New Parent and Family Council established to help Rider community
By Tatyanna Carman
The Parent and Family Council is a new addition to the Rider community that allows more family engagement on campus, according to Associate Director of Philanthropy and Parent Engagement and Founder of the council Gabriella Hill
Hill said her position was created specifically for the council and started working on it once she started in March 2019.
According to the Parent and Family Council page on the university website, some of the responsibilities of the members are to share the university’s mission and values, to provide guidance to other parents, attend at least two council meetings, be a mentoring resource to students, volunteer and make an annual leadership gift of at least $1,000.
“The goal of the council is to not only connect and engage parents to the university and to one another, but the council’s main goal is to raise funds for the university,” said Hill. “There is a philanthropic component of being on the council, in addition to volunteering, if a parent works for a company that might be able to provide an internship or a job opportunity, this is a great way that we can home in on these parents that have so many great experiences and skills and resources that we haven’t been able to utilize in the past.”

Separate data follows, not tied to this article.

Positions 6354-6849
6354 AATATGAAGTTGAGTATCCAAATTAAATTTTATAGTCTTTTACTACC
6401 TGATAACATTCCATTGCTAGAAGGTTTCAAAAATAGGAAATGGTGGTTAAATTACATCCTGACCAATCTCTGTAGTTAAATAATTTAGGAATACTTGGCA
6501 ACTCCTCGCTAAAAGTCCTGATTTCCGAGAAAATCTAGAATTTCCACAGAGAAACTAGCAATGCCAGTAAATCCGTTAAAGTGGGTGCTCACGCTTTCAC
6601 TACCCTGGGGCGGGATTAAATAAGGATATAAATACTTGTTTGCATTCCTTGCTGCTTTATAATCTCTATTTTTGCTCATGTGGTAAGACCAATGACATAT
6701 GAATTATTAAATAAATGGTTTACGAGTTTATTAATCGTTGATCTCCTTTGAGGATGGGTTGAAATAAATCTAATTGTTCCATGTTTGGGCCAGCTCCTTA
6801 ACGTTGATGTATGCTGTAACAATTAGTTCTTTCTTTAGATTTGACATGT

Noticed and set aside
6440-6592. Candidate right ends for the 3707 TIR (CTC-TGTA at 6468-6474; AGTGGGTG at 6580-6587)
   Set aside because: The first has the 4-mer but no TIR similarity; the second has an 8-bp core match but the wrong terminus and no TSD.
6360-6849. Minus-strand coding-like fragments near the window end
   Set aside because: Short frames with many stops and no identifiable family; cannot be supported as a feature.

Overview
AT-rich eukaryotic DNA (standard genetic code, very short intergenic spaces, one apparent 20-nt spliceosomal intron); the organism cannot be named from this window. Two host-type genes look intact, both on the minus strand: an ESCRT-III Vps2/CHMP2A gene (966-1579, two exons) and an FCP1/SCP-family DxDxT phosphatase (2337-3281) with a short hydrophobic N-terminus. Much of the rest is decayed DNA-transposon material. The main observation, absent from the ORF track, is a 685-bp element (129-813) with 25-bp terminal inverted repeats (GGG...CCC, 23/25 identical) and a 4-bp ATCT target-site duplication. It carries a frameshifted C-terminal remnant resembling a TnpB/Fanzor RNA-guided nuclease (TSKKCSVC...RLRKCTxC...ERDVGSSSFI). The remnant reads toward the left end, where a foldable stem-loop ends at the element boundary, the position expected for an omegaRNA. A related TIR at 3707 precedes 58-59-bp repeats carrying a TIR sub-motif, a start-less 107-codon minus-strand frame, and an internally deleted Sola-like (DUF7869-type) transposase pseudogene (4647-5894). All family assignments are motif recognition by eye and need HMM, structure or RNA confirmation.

Junior communications studies major Regina Askew-Jones expressed her criticism of the requirements for being a part of the council. She said that the council seems like “a ploy to get more money out of parents.”
“One of their requests for council members is to give a philanthropic gift, a minimum of $1,000. I understand Rider’s attempt to develop leaders in the community but a minimum gift of $1,000 in order to be a part of a community program is attaching a price to something that should be free,” Askew-Jones said.
She also added that the requirement discriminates against families that want to contribute something to the university that doesn’t involve money.
“Instead they may want to really dedicate their time, energy and resources to helping the students besides simply giving financial contributions,” said Askew-Jones. “The financial portion can be seen as somewhat discouraging to parents that can’t afford to give that amount of money annually.”
However, Hill explained that there was a high demand from parents and families to form a council because “there’s never been a clear avenue on how to get them engaged.”
“They gave great feedback and we learned a lot about what parents really want,” Hill said. “Then most recently, I sent out communications to all first-year parents by letter inviting them to be on the council and then parents of sophomore, junior and senior students received an email asking them to join the council. This council is open to every parent or family member that would like to join.”
She also mentioned that she has been working closely with one family already. Marc Suntup ‘74, one of the parents, is a Rider alum as well.
“One student that I have been working well with is Sara Suntup. Her mom and dad have been really great and a huge support for this parent and family council. Sara is really excited because her dad is an alum and he wants to get involved and she’s really happy to have them come to campus for certain events and be able to create that connection, not only with me, but with other administrators across the campus,” she said.
“We’re very excited because parents are such an important aspect of every students’ life and we hope that many parents will join our parent council,” Hill said.